• Group II (n = 15): teeth treated with SDF/KI (Riva Star, SDI, Bayswater, Australia. Two bottles - a silver bottle [1.5 mL] containing 38% silver fluoride in an ammonia solution and a green bottle [3.0 mL] containing KI solution).


The child participants and their legal guardians, the outcomes assessors and the statistician were blinded.

Baseline clinical examination

Participants' personal, medical and dental histories were obtained at the baseline examination. Through meticulous visual inspection of the carious lesion, the state of carious lesions was recorded and scored according to the ICDAS using a ball-ended World Health Organisation probe with gentle force.

The colour of the carious lesion was assessed digitally using a VITA Easyshade spectrophotometer after being calibrated in accordance with the manufacturer's instructions to assess the baseline shade of the carious lesion before treatment. A single operator replicated the L*, a* and b* values three times and the average values were recorded. The L* axis represented lightness ranging from black (0) to white (100), the a* axis ranging from red (+a*) to green (-a*), and the b* axis ranging from yellow (+b*) to blue (-b*).

Clinical procedure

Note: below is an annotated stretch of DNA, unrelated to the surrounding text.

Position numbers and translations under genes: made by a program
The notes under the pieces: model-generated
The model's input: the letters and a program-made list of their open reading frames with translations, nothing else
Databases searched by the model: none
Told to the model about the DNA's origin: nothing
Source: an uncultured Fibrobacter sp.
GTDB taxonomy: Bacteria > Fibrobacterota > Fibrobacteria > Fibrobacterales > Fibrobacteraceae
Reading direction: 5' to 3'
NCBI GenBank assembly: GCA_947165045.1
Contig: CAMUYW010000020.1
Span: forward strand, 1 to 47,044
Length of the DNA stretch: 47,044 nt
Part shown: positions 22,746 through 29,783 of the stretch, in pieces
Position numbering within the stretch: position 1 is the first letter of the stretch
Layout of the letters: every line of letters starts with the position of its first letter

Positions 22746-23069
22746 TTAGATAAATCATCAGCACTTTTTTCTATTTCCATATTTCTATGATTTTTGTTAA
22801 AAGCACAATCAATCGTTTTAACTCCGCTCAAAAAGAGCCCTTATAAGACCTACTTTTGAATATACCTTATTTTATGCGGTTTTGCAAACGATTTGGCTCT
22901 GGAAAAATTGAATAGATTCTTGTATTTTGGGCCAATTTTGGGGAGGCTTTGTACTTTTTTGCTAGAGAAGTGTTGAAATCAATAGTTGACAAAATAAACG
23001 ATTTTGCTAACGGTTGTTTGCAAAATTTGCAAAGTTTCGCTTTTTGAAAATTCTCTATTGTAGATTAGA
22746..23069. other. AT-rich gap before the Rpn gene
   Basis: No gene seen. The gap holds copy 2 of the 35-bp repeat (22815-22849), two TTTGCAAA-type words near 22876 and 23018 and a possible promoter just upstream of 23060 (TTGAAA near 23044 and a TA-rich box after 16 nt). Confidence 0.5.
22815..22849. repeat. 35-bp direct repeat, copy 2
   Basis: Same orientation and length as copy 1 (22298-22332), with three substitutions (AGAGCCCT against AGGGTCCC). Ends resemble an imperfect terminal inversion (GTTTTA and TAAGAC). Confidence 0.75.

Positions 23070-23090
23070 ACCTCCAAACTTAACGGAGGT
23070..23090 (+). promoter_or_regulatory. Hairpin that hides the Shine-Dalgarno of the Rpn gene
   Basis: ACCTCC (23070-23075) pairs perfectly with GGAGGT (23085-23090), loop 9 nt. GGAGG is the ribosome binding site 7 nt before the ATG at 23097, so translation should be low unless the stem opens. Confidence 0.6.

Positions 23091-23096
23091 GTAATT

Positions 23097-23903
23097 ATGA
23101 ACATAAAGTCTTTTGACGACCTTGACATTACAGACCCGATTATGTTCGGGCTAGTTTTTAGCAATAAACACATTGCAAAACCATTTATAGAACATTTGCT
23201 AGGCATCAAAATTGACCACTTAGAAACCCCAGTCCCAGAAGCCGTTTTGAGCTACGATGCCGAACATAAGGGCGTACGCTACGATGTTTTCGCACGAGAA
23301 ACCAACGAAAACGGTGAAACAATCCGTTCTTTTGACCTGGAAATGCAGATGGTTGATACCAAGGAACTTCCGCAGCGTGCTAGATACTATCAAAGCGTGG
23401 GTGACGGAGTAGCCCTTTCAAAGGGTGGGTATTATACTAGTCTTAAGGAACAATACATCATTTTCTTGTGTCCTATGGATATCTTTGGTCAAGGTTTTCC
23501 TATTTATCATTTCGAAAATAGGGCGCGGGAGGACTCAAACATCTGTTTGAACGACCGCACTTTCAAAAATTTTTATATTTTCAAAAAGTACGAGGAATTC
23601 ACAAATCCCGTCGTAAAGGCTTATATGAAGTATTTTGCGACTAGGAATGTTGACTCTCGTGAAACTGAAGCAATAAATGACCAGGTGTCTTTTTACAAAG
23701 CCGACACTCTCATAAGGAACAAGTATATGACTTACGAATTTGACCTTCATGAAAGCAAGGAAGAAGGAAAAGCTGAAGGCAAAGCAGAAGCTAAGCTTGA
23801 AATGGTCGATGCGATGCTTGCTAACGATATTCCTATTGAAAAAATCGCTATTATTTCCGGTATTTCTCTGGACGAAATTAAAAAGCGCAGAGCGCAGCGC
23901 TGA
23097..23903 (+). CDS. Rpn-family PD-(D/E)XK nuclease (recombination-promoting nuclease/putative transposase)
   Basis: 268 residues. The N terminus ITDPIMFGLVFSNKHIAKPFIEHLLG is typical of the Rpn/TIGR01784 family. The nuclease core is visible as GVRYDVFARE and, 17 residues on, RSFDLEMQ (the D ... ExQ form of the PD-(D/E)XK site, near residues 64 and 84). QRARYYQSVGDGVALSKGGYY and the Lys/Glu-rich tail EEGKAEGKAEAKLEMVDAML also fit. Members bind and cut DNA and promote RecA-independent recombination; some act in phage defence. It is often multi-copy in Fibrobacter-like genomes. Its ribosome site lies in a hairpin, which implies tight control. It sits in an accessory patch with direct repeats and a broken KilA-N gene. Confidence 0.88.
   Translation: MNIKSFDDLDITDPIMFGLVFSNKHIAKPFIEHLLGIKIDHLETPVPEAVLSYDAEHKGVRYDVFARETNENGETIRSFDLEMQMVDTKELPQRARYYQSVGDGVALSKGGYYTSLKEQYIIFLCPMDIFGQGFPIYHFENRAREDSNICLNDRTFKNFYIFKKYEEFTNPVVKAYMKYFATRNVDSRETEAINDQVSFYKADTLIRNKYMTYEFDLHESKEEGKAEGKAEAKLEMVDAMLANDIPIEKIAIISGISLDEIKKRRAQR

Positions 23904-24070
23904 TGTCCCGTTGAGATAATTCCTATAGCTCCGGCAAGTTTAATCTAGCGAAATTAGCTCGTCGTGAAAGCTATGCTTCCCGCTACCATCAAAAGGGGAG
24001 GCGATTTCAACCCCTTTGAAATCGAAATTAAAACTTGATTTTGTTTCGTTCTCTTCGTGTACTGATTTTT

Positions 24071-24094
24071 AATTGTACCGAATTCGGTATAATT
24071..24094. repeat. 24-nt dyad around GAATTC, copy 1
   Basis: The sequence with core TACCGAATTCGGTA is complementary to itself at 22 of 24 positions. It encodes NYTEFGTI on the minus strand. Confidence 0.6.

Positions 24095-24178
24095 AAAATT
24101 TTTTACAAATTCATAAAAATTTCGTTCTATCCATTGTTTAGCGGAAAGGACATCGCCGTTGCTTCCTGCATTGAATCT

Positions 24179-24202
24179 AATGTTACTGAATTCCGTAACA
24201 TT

In Group I, the gingival tissue in the anterior area was protected with petroleum jelly and the affected tooth surface was gently cleaned and dried with cotton gauze. Using a micro brush, the affected tooth surface was coated with a 38% SDF solution. Moisture control was maintained for at least one minute after SDF placement using a gentle flow of compressed air to allow for absorption, then excess SDF was removed using cotton gauze.

In Group II, the application of SDF was carried out in the same manner as in Group I, followed by the immediate application of the KI solution using a separate micro brush, saturated with KI solution, until the precipitate went from yellow to white and then clear.

The colour of the treated carious lesion was recorded immediately post-operatively using a digital VITA Easyshade spectrophotometer to calculate the delta E (ΔE) value that defines the total colour difference. Then, children were instructed to avoid rinsing, eating and drinking for one hour after treatment. All children were recalled back after 1, 3, 6, 9 and 12 months to assess treatment outcomes.


  • Discolouration of the carious lesion was assessed digitally using ΔE as follows: ΔE = ([ΔL]2 + [Δa]2 + [Δb]2)

  • Carious lesion arrest was judged based on:

    • The stability in the size of the carious lesion, evaluated using the ICDAS index, into stable or progressing

    • The consistency of the lesion was evaluated upon gentle probing using a ball-ended World Health Organisation probe into soft or hard

  • Evaluation of the presence or absence of adverse events observed or complaints from either parents/guardians or the children, including pain, transient gingival swelling and gingival bleaching